Since Google Web Toolkit (GWT) launched, there have been many rich, robust Ajax applications which developers have told us they wouldn't have been able to build without GWT. We're thrilled to hear that GWT has increased productivity for developers and helped them to improve performance of their AJAX apps. On that note, we'd like to introduce you to 4 developers across a diverse range of web apps -- all of which were built with GWT. Whether you're new to GWT or not, these developers share some great insight into how they used GWT, what they like and would like to see from GWT, and finally their own learnings from building with GWT.
These developer videos, as well as descriptions of other GWT-built apps, are available here: Who's Using GWT. And if you're interested in the latest on GWT, check out the Official Google Web Toolkit Blog.
*Viewing tip: While we've embedded the videos here, we highly recommend watching them directly on YouTube and choosing the "watch in HD" option.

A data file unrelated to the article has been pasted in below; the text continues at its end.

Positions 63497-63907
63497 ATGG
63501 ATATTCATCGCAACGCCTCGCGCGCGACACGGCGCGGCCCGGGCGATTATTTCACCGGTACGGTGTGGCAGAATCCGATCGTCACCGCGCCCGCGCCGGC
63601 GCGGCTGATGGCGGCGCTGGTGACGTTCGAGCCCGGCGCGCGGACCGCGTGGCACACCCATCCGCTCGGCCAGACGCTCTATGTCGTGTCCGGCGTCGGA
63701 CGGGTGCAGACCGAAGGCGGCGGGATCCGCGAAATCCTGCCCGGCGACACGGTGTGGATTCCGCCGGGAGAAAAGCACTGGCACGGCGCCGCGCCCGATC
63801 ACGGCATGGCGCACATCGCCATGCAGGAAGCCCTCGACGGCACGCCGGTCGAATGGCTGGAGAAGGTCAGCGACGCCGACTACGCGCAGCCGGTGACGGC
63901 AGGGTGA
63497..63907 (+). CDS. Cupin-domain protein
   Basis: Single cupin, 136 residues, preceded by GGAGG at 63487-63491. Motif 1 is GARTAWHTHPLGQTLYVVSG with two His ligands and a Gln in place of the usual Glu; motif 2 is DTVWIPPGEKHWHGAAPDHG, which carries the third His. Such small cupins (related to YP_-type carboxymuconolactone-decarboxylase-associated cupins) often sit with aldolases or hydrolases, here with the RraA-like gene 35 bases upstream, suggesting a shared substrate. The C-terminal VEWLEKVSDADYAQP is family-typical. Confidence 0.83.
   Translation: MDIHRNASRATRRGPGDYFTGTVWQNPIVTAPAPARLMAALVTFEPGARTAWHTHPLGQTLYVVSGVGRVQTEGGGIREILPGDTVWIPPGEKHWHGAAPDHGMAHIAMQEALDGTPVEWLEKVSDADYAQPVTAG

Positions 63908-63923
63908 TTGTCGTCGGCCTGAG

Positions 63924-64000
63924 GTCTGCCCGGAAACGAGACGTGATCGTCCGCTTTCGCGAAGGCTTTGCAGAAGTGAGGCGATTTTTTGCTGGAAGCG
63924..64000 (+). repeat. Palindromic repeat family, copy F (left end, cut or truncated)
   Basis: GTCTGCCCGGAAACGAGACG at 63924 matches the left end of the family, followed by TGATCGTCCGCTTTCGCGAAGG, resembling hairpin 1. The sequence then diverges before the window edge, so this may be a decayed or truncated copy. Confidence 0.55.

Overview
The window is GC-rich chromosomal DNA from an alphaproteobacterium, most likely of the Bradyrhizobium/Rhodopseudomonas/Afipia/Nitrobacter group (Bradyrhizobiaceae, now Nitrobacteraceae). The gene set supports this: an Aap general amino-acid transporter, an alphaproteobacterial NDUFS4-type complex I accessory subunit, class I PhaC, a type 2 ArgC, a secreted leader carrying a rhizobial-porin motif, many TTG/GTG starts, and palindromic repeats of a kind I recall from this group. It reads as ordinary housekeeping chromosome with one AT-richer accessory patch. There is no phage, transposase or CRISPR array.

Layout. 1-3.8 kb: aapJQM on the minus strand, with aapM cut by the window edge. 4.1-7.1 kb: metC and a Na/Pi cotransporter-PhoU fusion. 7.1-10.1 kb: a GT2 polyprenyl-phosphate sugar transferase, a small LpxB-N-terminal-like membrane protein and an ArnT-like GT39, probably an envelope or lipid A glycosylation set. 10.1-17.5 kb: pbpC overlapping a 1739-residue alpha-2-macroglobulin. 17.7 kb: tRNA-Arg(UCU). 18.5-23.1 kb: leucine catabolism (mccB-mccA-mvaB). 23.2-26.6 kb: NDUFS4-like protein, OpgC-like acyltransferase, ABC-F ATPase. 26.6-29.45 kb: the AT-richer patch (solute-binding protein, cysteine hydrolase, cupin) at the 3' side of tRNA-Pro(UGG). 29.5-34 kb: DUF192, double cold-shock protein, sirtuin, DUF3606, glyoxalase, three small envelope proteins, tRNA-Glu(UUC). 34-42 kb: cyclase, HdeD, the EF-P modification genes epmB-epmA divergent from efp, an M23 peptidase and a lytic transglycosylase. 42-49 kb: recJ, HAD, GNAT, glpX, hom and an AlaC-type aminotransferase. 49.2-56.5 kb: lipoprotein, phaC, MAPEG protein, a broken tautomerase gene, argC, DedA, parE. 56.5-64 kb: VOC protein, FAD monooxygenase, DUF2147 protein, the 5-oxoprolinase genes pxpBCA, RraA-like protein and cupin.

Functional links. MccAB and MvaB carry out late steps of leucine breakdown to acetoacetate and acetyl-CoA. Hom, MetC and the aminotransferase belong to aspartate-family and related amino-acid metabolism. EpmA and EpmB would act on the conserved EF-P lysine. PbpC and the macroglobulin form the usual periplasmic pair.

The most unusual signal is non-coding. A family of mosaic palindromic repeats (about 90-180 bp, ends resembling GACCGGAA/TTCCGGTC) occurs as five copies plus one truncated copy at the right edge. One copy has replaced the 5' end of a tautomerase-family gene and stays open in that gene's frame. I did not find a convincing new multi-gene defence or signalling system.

GoGrid is a cloud computing infrastructure service provider which enables you to deploy and scale load-balanced cloud server networks via a multi-server control panel. GoGrid was recently named Best In Show at LinuxWorld 2008. "We wanted to build a thick client inside the browser... GWT is very powerful and has increased our productivity greatly... We're able to build a very complex, rich, UI application quickly and easily." - Justin Kitagawa, GoGrid
scenechronize is a production management web application for film, television and commercials. "We chose to use GWT because it allowed us to write in Java which opened up a wide range of tools available for Java-based apps.... Because GWT supports multiple browsers, we're able to write our app so it looks and works the same across 4 major browser types." - Rob Powers, Scenechronize
Whirled is a social virtual world website which includes multi-player games. "We used GWT to build the social networking website part of Whirled, and it's done a lot of the heavy lifting for us... Whirled is now about 60K lines of code just for the client. Being able to enforce the same kind of engineering discipline that we do everywhere else has been a huge help." - Michael Bayne, Whirled
|[NFGB] Link - from Google Code Blog|
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